Plan to pedestrianize Park Avenue floated as mayor expands street closures

Community board would ban traffic; advocate pitches "shared street"

New York /
May.May 06, 2020 04:55 PM
A Manhattan community board is pushing for Park Avenue to be closed to traffic as Mayor Bill de Blasio announces choices for “Open Streets” program (Credit: de Blasio by Bryan Thomas/Getty Images; Tayfun Coskun/Anadolu Agency via Getty Images)

A Manhattan community board is pushing for Park Avenue to be closed to traffic as Mayor Bill de Blasio announces choices for “Open Streets” program (Credit: de Blasio by Bryan Thomas/Getty Images; Tayfun Coskun/Anadolu Agency via Getty Images)

It’s one of the country’s most iconic avenues, and if a Manhattan community board gets its way, it could also be closed to traffic.

Community Board 8 is calling on the city to open Park Avenue to pedestrians between 8 a.m. and 8 p.m., seven days a week, as Mayor Bill de Blasio announces which streets will be pedestrianized under a new plan to encourage social distancing and take pressure off parks.

Last Friday, the mayor announced the first seven of 40 miles that will be opened up, including streets adjacent to Prospect Park in Brooklyn, Carl Schurz Park in Manhattan and Court Square in Queens. A second announcement, for another two miles, came this Wednesday. So far, Park Avenue has not been included.

And it may never be: The board’s recommendation would need to be approved by the mayor’s office and the Department of Transportation for it to go anywhere — and it’s unclear how likely that is. A source familiar with the board said many of its recommendations in the past had not been adopted.

Reached for comment, a spokesperson for the mayor’s office said the city was actively engaging in discussions with communities, but had no immediate plans to close Park Avenue because the proposal had not yet been reviewed.

“Our administration will work closely with neighborhood and civic groups across the city to find streets we can open safely,” the representative said in a statement.

In its submission to the mayor’s office, the board argues that Park Avenue should be pedestrianized because the district “has limited open space for people to utilize for walks and other physical activity while maintaining recommended social distancing.”

“Community District 8 residents have expressed concerns about crowded parks, sidewalks, and streets that make it challenging to maintain 6 feet of separation from other people,” the letter said, noting that 30 board members were in favor of the proposal while 4 had voted against it.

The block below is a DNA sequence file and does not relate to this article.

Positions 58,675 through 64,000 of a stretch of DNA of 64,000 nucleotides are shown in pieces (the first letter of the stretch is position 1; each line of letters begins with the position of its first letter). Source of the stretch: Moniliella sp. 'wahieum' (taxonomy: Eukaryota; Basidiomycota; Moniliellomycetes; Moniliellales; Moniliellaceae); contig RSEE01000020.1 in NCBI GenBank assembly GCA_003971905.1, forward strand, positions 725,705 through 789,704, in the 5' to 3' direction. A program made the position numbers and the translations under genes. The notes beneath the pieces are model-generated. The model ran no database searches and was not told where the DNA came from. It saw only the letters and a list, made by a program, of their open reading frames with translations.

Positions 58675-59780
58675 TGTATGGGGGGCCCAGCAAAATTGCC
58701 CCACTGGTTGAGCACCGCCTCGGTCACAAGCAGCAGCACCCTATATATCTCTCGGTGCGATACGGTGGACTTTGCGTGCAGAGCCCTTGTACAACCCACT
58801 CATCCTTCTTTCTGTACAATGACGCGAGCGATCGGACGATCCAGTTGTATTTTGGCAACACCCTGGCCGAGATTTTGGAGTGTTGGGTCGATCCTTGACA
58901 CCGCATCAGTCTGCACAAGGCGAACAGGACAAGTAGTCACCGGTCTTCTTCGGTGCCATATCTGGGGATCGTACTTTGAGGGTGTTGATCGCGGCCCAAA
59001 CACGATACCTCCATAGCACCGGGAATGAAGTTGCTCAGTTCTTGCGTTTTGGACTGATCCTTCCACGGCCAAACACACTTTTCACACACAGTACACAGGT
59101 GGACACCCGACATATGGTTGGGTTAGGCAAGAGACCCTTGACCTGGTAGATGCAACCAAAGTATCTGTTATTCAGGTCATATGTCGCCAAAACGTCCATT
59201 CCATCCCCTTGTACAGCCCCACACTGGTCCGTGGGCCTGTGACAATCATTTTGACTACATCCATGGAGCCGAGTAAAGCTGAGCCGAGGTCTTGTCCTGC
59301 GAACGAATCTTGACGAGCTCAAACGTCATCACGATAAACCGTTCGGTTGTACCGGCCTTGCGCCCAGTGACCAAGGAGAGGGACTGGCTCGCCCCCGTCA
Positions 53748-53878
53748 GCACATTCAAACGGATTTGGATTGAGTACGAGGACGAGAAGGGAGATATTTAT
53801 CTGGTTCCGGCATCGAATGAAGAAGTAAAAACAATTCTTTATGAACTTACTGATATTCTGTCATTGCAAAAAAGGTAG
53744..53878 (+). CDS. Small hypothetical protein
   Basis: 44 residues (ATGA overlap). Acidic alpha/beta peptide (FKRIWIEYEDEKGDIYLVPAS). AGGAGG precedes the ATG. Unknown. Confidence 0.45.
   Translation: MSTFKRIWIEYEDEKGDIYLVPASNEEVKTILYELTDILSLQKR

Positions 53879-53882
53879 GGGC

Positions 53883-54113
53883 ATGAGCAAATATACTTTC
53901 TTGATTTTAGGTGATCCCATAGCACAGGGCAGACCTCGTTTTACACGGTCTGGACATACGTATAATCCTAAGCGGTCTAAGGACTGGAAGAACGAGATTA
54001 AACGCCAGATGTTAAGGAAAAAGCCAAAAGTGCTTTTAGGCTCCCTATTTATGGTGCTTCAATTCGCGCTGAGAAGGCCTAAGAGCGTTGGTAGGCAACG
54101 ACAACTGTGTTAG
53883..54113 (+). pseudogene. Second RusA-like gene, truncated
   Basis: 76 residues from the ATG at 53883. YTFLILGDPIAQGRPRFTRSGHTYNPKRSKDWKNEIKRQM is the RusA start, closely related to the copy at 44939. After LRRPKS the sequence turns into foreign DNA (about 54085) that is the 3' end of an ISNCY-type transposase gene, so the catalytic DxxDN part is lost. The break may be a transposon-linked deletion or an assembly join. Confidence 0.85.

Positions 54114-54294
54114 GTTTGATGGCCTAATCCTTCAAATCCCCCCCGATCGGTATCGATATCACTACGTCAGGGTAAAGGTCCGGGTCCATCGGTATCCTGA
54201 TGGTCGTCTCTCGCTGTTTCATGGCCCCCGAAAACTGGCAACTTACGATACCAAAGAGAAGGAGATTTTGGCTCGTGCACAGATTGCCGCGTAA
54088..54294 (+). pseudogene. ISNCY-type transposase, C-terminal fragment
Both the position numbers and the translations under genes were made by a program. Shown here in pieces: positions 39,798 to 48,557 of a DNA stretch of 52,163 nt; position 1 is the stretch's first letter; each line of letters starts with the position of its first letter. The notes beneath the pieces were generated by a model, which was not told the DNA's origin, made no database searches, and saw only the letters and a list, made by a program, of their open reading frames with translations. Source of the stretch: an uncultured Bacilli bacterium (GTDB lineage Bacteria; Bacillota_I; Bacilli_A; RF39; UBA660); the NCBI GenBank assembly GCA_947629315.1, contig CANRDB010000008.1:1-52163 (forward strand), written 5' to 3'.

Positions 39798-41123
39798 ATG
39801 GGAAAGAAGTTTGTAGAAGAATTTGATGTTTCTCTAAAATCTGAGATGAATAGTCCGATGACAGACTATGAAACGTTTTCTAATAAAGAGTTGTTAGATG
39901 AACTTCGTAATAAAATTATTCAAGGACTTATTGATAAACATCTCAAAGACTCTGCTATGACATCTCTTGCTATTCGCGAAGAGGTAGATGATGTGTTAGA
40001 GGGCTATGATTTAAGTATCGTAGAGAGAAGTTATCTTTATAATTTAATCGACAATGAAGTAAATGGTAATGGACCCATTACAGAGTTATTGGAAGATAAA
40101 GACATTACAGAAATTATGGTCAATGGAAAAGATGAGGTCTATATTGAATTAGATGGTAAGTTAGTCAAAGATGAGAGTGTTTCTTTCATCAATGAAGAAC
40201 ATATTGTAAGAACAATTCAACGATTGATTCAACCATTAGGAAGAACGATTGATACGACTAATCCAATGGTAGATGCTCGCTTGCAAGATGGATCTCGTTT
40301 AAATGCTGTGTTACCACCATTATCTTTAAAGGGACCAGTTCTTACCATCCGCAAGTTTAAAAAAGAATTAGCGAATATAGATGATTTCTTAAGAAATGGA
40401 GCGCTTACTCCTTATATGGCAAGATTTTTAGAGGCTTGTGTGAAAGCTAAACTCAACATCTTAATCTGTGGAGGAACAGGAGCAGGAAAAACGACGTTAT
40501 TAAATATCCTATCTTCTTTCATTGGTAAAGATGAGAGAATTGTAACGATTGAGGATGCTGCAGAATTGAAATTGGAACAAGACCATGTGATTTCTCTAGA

The idea is likely to face opposition from the avenue’s many high-profile residents, whose personal access to cars and delivery services would be interrupted should vehicles be restricted.

But that need not be the case, one activist said. “It’s not an either-or issue that either you close the streets to cars or you get deliveries,” said Doug Gordon, a safe-streets advocate and host of the “War on Cars” podcast. “You can move things to a shared-street model,” meaning space is set aside for walkers and bikers and local deliveries are allowed, but through traffic is not.

In long-term, Gordon said we might see more of a cultural shift in how people view their surroundings. “The very clear benefit, and we’ll see how this plays out, is people’s perceptions of what streets are for,” he said.

New Yorkers have been largely confined to their homes since March 22, but as the weather has warmed, more people have started heading out to parks and public spaces, renewing concern about transmission of the virus.

Photographs circulated on social media this week showed hundreds of people gathering in parks over the weekend — loosely distanced, with many not wearing masks.

In an interview, de Blasio commented: “The nice weather is very much a threat to us.”

Write to Sylvia Varnham O’Regan at [email protected]


Related Articles

arrow_forward_ios
From left: Scott Stringer, Shaun Donovan, Maya Wiley, Andrew Yang, Kathryn Garcia and Eric Adams
Where mayoral candidates stand on real estate
Where mayoral candidates stand on real estate
Mayor Bill de Blasio and City Council speaker Corey Johnson (Getty)
De Blasio admin opposes Corey Johnson’s land use overhaul
De Blasio admin opposes Corey Johnson’s land use overhaul
A photo illustration of Donald Trump at the Wollman Rink in Central Park (Getty/Illustration by Kevin Rebong for The Real Deal)
Central Park ice rinks stay open amid Trump Org contract spat
Central Park ice rinks stay open amid Trump Org contract spat
Corey Johnson (Getty, iStock)
When NIMBYs attack: Why CoJo’s master plan won’t fly
When NIMBYs attack: Why CoJo’s master plan won’t fly
Manhattan Assembly member Yuh-line Niou with Assembly Speaker Carl Heastie. (Getty, Niou For New York)
Lawmakers call for $2B in rent relief in state budget
Lawmakers call for $2B in rent relief in state budget
Deputy Mayor Vicki Been and Mayor Bill de Blasio (Getty/Illustration by Kevin Rebong for The Real Deal)
Where de Blasio went wrong on property tax reform
Where de Blasio went wrong on property tax reform
Mayor Bill de Blasio and Tax Equity Now New York's Martha Stark (Getty, iStock, NYU)
De Blasio to revive property tax reform
De Blasio to revive property tax reform
Silverstein Properties’ Larry Silverstein and Brookfield’s Brian Kingston (Getty/Illustration by Kevin Rebong for The Real Deal)
Port Authority taps Silverstein, Brookfield to build 5WTC
Port Authority taps Silverstein, Brookfield to build 5WTC
arrow_forward_ios

The Deal's newsletters give you the latest scoops, fresh headlines, marketing data, and things to know within the industry.

Loading...